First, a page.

Smartphone management with Microsoft products

On a Leash


To configure iPhones – currently the most widely used smartphones in the enterprise – you can use the free iPhone Configuration Utility [3]. However, you cannot transfer the settings read via a wireless connection. This means you need to transfer the policies locally or mail the files with the settings. Additionally, you cannot distribute the settings via Exchange or System Center products.

Devices that support Exchange ActiveSync implement the policies. This means not only Windows Phone 7/7.5/8, but also Blackberry, Android, and iPhones. However, policies can very easily be worked around on Android devices. The iPhone does not support all Exchange ActiveSync policy options; it only supports:

  • Remote wipe
  • Enforcing a code to block the device
  • Minimum password length
  • Minimum/maximum number of incorrect entries before the device wipes or locks itself
  • Mandatory letters and numbers in passwords
  • Inactivity time
  • Allowing simple passwords
  • Password expiration and password history
  • Policy refresh interval
  • Minimum number of complex characters in passwords
  • Enabling or disabling the camera

You can download a PDF file from Apple that shows all the options the iPhone supports for Exchange ActiveSync [4].

The policies are configured in the Exchange Management Console via Organization Configuration | Client Access . Switch to the Exchange ActiveSync Mailbox Policies tab and select the policy you want to configure. You can assign different policies to different users (Figure 3). Once the user has confirmed the policies, the endpoint implements the settings.

Figure 3: Configuring the Exchange ActiveSync policy for smartphones.

For each endpoint connect event with Exchange ActiveSync, the endpoint and the server check that the policies still match. If an administrator changes the security policy, the endpoints adopt the changes during the next sync.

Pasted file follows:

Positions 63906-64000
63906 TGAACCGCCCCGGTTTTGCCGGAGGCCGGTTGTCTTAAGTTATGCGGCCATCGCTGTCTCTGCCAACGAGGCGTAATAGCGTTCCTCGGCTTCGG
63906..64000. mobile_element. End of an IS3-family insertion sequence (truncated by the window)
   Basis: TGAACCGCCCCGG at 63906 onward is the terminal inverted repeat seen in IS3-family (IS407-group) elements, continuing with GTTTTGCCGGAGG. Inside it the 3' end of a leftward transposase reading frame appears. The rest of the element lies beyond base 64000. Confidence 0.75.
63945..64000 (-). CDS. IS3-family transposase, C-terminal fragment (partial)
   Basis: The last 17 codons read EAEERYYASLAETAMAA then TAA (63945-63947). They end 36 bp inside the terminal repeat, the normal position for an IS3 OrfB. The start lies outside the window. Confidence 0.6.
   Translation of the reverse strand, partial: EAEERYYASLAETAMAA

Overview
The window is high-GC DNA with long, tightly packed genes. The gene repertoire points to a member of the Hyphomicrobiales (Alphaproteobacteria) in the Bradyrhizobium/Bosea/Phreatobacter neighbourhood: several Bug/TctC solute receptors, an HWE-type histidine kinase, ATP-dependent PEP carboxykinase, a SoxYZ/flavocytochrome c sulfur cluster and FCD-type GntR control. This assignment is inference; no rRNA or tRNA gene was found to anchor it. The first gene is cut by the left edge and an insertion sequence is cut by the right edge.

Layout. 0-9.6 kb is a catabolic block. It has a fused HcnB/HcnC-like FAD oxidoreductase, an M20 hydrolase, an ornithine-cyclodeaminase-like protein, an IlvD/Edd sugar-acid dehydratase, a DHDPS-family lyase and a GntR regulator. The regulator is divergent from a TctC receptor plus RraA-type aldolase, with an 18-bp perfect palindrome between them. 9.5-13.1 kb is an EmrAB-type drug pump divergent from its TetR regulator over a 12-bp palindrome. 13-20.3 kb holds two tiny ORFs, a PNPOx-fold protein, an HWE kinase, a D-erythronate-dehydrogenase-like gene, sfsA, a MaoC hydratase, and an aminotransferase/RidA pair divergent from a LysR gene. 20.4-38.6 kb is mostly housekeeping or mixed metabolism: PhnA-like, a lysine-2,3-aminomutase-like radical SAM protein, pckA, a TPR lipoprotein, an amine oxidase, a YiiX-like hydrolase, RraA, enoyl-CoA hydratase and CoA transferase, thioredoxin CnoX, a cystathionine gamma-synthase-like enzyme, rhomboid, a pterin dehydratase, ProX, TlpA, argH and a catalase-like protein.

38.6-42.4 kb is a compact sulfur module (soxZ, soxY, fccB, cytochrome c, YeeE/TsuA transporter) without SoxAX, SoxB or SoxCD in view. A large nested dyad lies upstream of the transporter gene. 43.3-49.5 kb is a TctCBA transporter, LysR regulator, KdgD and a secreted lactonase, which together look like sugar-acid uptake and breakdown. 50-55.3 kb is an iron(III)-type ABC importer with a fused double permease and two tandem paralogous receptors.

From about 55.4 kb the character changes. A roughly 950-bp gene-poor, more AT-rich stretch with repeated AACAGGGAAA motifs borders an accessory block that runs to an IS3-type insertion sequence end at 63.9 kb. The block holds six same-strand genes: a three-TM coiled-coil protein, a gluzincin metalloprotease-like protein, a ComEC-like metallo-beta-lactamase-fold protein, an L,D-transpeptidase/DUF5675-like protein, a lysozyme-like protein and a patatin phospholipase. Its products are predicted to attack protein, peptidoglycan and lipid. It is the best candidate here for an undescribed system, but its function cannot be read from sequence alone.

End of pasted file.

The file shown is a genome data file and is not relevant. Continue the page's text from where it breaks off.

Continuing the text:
Off Camera

In the Device tab, you can control smartphone features such as infrared, Bluetooth, or the camera. If you want to disable individual functions, uncheck the appropriate options:

  • Allow removable storage – If disabled, the smartphone cannot access its memory card.
  • Allow camera – If disabled, the built-in digital camera in the device cannot be used.
  • Allow Wi-Fi – If disabled, the device cannot connect to a wireless LAN.
  • Allow infrared – If disabled, the device cannot use infrared to connect to a computer or other devices.
  • Allow Internet sharing from device  – Internet connections are often shared if the device acts as a modem for a notebook. Uncheck this option to disable the function.
  • Allow remote desktop from device  – If disabled, the endpoint cannot open an RDP connection to another computer.
  • Allow desktop synchronization – If disabled, the endpoint cannot synchronize with locally installed applications.
  • Allow Bluetooth – By default, Bluetooth is enabled on the devices. You can either disable Bluetooth completely or set an option that only allows Bluetooth to connect to a car kit.

Besides controlling the device's hardware, you can also use policies to determine which applications are available on the device. To do this, go to the Device Applications and Other tabs. You can also use policies to specify that users need to enter a password before using the endpoint. By default, this option is not enabled, and users are allowed to use smartphones without passwords.

ActiveSync Device Access Rules

Exchange Server 2010 and Office 365 let you specify policies that determine which smartphones can synchronize with their own mailboxes off the Internet and which are blocked by Exchange. Besides the option of forwarding policies for security settings on the endpoints, you can also set policies that determine which smartphones and endpoints are allowed to connect to Exchange Server 2010 in the enterprise. These settings can be configured using ActiveSync device access rules.

The easiest way to define these settings is in the Exchange Control Panel, which you can access on https://<servername>/ecp . The settings can be found in the Exchange ActiveSync Access Settings via Phone & Voice  | ActiveSync Access (Figure  4).

Figure 4: Managing approved ActiveSync devices.

Device access rules in the ActiveSync Access section let you determine which devices you want to block or isolate. To do this, select New at the bottom of the page to create a new policy. Then, go to Device family or Only this model to determine the endpoint type you want to manage. You can press the Block Access button to block the respective devices. If Exchange blocks a new device, or quarantines it in Outlook Web App, you can enter an email text at this point. Users see this message in their mailbox when they attempt to synchronize with a blocked device.

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